April 17, 2019
Keep an eye out for Grass Tetany
Grass tetany is a metabolic disease of cattle associated with grazing lush, green pasture. The condition is caused by low blood concentrations of magnesium, which is a required mineral for cattle. When pastures are growing rapidly in the spring, grass may not contain adequate amounts of magnesium to meet requirements. High potassium and crude protein concentrations found in rapidly growing forage complicate the grass tetany issue by interfering with the absorption of magnesium from the rumen.
Magnesium requirements increase during lactation, so lactating cows have increased risk of developing grass tetany. The risk increases as milk production increases. Low calcium intake combined with inadequate magnesium intake can result in more severe cases of grass tetany. Stress, storms, or other conditions that result in cattle being off-feed for 24 to 48 hours may decrease blood magnesium levels. Signs of grass tetany include finding dead cattle with evidence they may have struggled. Symptoms in live cattle include convulsions, weakness, disorientation, or aggressive behavior. Testing for grass tetany can be accomplished by carefully collecting a blood sample in live animals. Life-threatening convulsions can be caused by simply running the animals through the chute to collect a sample. Blood concentrations of magnesium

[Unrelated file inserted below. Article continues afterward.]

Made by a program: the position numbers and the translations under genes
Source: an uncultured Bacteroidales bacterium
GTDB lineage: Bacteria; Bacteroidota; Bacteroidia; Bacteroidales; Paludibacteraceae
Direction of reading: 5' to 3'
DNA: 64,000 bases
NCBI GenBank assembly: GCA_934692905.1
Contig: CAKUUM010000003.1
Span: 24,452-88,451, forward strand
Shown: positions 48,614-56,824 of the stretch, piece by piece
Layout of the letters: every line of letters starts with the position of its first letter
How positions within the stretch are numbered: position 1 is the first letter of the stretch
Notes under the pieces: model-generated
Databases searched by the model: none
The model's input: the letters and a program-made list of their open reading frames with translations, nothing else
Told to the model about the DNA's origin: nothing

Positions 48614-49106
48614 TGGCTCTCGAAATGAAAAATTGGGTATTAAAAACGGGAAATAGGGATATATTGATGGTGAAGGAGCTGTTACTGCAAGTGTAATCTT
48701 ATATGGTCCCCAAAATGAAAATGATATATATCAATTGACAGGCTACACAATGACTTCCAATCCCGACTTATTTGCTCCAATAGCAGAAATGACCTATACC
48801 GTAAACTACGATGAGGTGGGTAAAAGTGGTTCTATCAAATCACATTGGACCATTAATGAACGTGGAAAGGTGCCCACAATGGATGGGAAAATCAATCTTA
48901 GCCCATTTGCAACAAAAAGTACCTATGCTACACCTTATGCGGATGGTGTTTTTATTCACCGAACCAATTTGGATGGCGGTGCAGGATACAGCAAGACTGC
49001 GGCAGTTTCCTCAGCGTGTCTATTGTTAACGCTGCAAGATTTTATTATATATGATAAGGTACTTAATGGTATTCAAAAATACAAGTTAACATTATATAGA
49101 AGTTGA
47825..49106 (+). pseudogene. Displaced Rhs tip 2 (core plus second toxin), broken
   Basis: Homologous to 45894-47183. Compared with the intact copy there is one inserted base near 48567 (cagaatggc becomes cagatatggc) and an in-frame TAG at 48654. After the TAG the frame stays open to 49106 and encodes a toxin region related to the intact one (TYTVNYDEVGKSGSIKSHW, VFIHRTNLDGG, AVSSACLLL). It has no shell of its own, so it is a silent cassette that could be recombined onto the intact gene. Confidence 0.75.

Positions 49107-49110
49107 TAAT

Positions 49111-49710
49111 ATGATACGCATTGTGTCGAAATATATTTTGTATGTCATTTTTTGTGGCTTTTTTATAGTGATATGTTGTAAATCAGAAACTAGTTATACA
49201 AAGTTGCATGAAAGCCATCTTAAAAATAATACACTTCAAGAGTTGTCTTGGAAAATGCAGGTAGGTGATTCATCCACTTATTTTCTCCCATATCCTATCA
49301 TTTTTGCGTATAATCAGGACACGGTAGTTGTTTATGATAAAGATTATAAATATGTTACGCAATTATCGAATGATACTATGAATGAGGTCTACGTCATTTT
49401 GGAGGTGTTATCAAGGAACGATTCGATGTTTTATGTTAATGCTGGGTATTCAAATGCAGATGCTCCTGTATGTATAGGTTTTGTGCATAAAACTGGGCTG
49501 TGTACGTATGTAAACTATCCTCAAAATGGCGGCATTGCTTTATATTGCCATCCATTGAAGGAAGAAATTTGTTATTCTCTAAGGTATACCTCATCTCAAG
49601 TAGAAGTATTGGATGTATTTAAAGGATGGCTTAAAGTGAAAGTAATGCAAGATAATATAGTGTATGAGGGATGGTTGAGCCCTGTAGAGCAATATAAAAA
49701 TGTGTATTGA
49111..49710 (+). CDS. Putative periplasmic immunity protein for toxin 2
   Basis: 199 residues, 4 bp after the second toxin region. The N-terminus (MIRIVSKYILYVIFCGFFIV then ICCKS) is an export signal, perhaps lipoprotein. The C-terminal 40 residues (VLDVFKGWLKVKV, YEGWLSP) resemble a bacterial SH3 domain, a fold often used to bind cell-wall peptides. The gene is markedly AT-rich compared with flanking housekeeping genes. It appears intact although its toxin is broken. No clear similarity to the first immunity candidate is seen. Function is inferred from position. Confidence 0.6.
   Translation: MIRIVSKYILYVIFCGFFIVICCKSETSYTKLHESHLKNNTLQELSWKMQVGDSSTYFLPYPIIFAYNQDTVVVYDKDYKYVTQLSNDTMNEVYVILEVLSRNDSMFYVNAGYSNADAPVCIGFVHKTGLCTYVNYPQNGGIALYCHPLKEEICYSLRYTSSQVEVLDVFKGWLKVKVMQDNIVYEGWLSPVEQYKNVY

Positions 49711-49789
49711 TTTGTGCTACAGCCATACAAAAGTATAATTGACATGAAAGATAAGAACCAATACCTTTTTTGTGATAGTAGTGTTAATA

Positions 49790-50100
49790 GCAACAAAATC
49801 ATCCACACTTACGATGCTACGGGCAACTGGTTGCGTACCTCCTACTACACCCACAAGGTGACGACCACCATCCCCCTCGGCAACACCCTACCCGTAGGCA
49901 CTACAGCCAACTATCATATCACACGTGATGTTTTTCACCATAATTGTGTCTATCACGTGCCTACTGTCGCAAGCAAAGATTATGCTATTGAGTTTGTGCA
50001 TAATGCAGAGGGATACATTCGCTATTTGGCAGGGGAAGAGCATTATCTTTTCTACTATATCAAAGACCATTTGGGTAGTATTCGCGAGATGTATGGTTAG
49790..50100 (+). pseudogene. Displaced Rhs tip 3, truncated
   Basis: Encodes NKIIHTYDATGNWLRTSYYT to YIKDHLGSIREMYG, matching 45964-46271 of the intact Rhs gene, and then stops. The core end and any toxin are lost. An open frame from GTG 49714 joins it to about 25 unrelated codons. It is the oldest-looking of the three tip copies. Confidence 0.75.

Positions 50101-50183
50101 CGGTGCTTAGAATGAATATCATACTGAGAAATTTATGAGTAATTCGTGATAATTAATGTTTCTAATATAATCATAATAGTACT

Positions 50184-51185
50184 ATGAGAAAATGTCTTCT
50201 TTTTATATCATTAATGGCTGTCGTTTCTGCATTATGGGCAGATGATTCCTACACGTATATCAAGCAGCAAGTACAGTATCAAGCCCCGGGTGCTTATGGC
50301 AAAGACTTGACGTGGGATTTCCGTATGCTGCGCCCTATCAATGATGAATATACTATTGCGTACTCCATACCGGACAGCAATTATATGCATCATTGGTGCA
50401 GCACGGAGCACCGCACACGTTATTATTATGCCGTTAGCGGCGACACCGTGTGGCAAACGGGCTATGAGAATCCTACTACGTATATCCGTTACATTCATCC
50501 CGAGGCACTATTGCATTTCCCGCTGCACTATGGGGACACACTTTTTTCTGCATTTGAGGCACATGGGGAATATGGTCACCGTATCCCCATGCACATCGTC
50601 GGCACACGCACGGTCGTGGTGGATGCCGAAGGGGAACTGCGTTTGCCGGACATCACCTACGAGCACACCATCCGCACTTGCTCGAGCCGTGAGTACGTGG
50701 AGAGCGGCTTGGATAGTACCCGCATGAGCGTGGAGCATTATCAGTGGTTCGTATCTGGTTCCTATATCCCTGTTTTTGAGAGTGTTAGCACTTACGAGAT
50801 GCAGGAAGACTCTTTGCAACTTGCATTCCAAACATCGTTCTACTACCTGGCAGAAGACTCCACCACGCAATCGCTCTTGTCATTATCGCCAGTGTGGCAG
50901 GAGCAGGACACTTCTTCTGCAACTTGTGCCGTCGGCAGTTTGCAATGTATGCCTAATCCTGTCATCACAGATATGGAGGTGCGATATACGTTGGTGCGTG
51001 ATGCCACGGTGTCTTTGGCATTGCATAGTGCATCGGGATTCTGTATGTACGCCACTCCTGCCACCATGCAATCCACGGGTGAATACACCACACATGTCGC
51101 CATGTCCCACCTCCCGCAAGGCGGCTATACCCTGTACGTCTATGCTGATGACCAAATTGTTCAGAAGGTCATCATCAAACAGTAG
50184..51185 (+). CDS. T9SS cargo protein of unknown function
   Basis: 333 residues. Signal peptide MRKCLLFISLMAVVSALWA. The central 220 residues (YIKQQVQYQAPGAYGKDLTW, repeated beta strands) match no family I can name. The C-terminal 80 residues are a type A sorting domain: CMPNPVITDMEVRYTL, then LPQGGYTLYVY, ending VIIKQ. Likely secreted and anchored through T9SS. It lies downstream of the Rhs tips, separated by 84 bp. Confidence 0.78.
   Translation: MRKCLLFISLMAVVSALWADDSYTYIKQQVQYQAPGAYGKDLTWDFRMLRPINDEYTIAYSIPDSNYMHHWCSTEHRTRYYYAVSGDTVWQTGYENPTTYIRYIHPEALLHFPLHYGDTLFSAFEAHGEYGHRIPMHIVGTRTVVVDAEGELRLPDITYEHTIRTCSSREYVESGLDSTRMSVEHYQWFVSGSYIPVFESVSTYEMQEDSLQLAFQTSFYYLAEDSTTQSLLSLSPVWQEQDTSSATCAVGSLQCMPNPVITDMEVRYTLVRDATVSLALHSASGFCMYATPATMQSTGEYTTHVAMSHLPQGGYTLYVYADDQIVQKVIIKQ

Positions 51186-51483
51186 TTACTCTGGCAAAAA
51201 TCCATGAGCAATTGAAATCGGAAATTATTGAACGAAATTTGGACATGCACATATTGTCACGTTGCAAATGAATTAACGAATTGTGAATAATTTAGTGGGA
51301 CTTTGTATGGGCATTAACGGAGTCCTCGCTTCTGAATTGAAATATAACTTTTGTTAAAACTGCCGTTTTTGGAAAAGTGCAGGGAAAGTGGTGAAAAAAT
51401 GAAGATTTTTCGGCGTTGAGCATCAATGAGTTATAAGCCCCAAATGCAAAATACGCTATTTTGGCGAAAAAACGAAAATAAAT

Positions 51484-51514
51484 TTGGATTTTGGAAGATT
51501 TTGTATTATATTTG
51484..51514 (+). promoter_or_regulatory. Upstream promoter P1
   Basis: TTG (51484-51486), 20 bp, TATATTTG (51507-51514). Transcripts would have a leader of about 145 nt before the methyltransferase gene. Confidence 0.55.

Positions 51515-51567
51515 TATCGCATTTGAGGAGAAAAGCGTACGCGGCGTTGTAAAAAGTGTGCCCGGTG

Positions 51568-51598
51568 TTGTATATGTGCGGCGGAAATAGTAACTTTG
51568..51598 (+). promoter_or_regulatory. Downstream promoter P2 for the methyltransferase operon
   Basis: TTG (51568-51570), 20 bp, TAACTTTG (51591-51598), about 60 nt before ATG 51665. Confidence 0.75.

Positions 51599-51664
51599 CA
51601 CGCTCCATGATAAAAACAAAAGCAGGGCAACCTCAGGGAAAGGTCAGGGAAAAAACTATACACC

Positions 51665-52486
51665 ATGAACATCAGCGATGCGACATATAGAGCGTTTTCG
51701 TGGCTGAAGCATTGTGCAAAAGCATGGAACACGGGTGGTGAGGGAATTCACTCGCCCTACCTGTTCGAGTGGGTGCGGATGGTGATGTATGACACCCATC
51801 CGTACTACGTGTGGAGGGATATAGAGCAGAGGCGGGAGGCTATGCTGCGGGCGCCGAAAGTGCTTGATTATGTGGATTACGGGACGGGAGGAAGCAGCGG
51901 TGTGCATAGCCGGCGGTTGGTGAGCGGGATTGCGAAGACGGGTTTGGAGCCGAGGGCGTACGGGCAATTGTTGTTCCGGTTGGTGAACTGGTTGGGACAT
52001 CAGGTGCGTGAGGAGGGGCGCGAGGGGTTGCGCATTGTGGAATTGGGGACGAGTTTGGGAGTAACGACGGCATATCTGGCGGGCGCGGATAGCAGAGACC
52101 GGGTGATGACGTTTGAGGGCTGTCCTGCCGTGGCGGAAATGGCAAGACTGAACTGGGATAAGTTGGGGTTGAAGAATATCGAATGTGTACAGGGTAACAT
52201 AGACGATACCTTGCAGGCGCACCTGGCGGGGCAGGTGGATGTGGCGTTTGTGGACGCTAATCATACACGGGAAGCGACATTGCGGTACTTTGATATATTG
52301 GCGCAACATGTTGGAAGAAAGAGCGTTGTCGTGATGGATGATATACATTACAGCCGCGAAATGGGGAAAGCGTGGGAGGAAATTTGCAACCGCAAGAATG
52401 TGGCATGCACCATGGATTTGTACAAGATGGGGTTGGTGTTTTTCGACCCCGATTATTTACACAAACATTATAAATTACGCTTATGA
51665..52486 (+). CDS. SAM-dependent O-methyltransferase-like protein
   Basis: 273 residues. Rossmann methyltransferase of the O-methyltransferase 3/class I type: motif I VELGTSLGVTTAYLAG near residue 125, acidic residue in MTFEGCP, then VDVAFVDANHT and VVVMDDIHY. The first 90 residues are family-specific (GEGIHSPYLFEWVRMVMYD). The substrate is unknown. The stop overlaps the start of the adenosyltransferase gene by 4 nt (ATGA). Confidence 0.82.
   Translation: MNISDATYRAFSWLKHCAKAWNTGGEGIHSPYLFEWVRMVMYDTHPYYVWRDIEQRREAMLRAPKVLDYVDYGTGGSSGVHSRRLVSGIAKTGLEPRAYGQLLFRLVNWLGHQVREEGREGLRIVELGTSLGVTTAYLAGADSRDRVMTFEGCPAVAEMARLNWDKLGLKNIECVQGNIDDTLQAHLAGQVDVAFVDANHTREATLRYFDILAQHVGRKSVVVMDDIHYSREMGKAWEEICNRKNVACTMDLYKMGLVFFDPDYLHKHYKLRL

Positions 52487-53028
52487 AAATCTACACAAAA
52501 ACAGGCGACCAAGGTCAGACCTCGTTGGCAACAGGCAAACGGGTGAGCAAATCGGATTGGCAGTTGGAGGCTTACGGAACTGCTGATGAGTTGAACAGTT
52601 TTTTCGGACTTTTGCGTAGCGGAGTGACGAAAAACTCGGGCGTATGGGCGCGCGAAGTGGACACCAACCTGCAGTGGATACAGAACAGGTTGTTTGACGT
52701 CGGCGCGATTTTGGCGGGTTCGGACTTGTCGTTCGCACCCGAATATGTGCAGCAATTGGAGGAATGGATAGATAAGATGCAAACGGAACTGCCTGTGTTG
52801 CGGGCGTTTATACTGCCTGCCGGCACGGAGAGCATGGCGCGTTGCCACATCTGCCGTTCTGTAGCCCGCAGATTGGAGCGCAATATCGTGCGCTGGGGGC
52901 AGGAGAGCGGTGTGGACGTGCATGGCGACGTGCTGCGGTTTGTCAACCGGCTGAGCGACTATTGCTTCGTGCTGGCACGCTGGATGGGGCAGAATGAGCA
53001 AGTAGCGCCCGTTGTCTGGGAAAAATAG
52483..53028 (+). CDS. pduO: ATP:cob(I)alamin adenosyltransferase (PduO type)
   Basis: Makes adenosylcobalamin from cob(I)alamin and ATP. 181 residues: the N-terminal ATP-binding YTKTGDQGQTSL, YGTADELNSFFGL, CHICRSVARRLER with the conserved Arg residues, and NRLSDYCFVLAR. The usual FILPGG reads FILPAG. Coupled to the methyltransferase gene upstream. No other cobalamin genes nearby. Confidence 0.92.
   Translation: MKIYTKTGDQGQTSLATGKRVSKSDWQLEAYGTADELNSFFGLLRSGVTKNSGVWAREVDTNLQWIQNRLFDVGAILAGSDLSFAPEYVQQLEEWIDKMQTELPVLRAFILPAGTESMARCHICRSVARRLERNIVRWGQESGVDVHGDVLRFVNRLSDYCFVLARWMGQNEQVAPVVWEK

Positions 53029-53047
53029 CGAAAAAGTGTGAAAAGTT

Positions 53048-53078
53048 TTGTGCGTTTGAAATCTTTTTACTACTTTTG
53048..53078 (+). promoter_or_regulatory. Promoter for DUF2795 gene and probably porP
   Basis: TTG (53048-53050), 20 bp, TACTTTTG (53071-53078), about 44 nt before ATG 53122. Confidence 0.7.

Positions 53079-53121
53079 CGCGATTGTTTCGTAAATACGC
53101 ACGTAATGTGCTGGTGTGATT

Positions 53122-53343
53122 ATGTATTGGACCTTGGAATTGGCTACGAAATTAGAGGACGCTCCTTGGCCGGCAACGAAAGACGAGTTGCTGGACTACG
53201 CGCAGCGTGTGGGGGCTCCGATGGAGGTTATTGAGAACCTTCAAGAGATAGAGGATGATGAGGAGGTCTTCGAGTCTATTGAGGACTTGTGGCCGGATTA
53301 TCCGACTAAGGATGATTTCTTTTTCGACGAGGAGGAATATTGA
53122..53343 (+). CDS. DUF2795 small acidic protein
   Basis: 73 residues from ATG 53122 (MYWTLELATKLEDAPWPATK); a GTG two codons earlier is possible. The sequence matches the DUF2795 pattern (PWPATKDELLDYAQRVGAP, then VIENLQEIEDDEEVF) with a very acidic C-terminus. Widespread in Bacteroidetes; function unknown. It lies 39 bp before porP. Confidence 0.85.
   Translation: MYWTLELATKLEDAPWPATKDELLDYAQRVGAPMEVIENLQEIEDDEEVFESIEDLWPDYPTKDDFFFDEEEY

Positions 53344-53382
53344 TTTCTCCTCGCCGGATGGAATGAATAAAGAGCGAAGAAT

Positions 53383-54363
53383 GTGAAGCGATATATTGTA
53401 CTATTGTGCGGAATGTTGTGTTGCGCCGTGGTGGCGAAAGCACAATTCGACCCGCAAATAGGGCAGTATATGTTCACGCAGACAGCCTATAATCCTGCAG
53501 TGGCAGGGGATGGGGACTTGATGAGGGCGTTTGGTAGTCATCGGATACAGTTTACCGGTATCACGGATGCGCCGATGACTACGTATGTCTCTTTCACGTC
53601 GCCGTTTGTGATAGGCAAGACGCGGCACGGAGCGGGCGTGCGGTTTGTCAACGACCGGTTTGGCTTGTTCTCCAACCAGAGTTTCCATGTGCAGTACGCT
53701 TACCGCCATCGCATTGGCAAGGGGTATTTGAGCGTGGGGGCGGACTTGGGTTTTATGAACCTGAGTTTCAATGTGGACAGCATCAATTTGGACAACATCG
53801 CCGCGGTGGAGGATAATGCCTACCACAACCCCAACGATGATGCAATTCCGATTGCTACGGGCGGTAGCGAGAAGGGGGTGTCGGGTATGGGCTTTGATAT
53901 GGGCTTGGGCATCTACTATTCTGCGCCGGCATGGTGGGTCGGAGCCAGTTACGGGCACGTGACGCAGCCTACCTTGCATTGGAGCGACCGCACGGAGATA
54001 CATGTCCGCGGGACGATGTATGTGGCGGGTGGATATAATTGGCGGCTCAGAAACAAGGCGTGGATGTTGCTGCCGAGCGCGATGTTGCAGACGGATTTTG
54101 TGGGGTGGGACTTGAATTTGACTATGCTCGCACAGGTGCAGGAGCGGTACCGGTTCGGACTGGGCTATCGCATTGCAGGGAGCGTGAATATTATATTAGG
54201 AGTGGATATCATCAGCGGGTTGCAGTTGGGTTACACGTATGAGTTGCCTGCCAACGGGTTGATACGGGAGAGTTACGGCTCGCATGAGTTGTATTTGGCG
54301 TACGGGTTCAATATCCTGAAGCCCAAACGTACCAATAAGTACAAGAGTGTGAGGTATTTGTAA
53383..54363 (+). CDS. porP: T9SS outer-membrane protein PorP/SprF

return to normal after death, but magnesium concentrations of fluid from the eye or cerebrospinal fluid do not change near death and are good sources for testing for grass tetany in animals found dead.
Prevention of grass tetany is the key to successfully managing this condition. Achieving increased calcium and magnesium consumption through supplementation is the main goal. Daily intake of magnesium is important, as grass tetany can occur within 48 hours when blood magnesium concentrations are too low. Local feed stores have salt-mineral mixes and molasses based lick tubs available in “high-mag” formulations.
Supplying additional magnesium during the early growing season can help ranchers avoid losses from grass tetany. In addition, lush pasture results in a dilution of other nutrients in the forage. As a result, cows may not be able to meet their dry matter intake requirements with green grass alone. For example, a 1400-lb cow consuming 2.5% of her body weight on a dry matter basis would need 35 pounds of dry feed per day. If the forage the cow consumes contains 70% water, she would have to eat about 116 pounds of fresh forage in order to get 35 pounds of dry matter. In conclusion, it might not be time to put away the hay processor or bale feeders just yet.
Information for this article was taken from the Cow Sense Chronicle. The Chronicle was written by Rachel Endecott (former MSU Extension Beef Cattle Specialist). The article is available at http://animalrangeextension.montana.edu/beef/moovingminutes.html.
Montana State University, U.S. Department of Agriculture and Montana Counties Cooperating MSU Extension is an equal opportunity/affirmative action provider of educational outreach.